It's three-months to launch day of the Bone and Joint Decade 2000-2010 and the activity is building fast.
Fourteen nations have joined an international effort to improve prevention and treatment of musculoskeletal disorders through medical research by declaring the first decade of the new century as the Bone and Joint Decade.
Thirty-six countries have National Action Networks to coordinate participation by musculoskeletal care, patient and industry organizations in their countries. More than 400 organizations and journals worldwide have endorsed the Bone and Joint Decade initiative.
Last month, the Academy's Bone and Joint Task Force sponsored a meeting of 18 organizations in Washington, D.C. to help organize a National Action Network in the United States.
On Oct. 5, the Academy's Council on Research and Scientific Affairs, in conjunction with its Bone and Joint Task Force, will conduct a multispecialty conference to discuss various ways of measuring the burden of musculoskeletal conditions and to discuss data collection efforts of the Bone and Joint Decade Monitor Project. The "monitor project" is collecting data on the burden of musculoskeletal disease-the prevalence, incidence and outcome-from nations throughout the world.
The conference also will build a consensus on how to measure the burden of disease and to develop a national action plan for gathering the data.
One objective of the Bone and Joint Decade is to make sure that in an era of tightening resources for research, musculoskeletal research is not ignored. Musculoskeletal conditions generally are not fatal and have received less attention from policymakers, the media and the public than heart disease, cancer and AIDs. Yet, musculoskeletal conditions are among the most common diseases and, in some respects, have greater impact on the population than some of the high-visibility diseases.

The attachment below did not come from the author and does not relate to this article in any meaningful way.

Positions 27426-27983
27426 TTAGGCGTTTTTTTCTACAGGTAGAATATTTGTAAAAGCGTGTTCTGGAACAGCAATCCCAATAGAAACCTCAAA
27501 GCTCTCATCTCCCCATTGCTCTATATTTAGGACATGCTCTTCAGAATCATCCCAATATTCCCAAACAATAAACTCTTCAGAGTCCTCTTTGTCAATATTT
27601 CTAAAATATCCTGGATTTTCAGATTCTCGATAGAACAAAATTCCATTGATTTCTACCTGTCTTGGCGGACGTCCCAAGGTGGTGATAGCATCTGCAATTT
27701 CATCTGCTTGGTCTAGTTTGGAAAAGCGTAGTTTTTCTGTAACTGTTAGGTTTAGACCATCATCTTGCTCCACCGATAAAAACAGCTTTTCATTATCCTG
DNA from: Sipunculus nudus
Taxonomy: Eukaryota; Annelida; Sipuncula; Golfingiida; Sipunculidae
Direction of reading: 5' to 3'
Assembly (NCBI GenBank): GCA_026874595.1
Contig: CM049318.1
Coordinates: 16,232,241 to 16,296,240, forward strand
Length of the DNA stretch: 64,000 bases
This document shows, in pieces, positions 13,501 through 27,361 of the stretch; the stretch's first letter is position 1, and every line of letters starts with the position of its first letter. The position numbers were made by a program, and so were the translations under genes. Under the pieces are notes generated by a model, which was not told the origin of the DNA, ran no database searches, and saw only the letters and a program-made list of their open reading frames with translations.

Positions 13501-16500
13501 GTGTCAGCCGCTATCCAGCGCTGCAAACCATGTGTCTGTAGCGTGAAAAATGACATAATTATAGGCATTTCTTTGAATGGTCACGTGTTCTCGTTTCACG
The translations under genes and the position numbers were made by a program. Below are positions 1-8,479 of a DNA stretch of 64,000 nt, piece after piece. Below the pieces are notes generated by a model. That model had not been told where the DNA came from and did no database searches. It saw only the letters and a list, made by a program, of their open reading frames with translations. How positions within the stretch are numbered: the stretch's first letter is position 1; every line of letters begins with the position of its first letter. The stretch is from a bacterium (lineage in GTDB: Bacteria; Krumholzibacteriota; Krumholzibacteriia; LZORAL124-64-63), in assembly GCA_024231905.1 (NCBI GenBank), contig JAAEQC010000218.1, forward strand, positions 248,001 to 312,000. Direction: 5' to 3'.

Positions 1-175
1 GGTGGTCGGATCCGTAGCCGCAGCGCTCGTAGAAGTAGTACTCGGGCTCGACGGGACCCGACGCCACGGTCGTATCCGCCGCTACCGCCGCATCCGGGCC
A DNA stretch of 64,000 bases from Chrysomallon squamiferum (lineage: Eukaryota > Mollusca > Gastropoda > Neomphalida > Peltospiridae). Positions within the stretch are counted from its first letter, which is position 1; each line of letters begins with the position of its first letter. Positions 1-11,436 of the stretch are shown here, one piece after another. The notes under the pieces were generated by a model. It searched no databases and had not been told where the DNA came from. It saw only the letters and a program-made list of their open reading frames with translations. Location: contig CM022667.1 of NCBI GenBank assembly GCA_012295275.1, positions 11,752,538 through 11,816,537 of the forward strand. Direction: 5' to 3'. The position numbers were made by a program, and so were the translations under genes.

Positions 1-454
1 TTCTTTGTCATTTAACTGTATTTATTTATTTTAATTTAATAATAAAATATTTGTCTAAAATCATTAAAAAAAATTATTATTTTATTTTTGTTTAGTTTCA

The Academy's newly published Musculoskeletal Conditions in the United States (second edition) contains convincing statistics about the incidence and impact of these conditions. In the United States alone various musculoskeletal conditions and injuries are among the top causes of hospitalizations, visits to physicians, disability and lost workdays. Musculoskeletal conditions cost the United States economy more than $215 billion a year and the bill is rising.
The Academy is encouraging orthopaedic surgeons to urge President Clinton to declare the Bone and Joint Decade in the United States. The proclamation would send a message to federal agencies that research in musculoskeletal conditions has a high priority.
Bone and Joint Decade proclamations have been approved by Bulgaria, Czech Republic, Finland, Georgia, Hungary, Iran, Netherlands, Saudi Arabia, Taiwan, Tanzania and United Kingdom.
The Bone and Joint Decade officially will be launched at a meeting of the World Health Organization (WHO) on Jan. 13, 2000 in Geneva, Switzerland. A workshop by WHO and the Bone and Joint Monitor Project on the following two days will focus on the burden, indicators and outcome measurements of musculoskeletal conditions and injuries.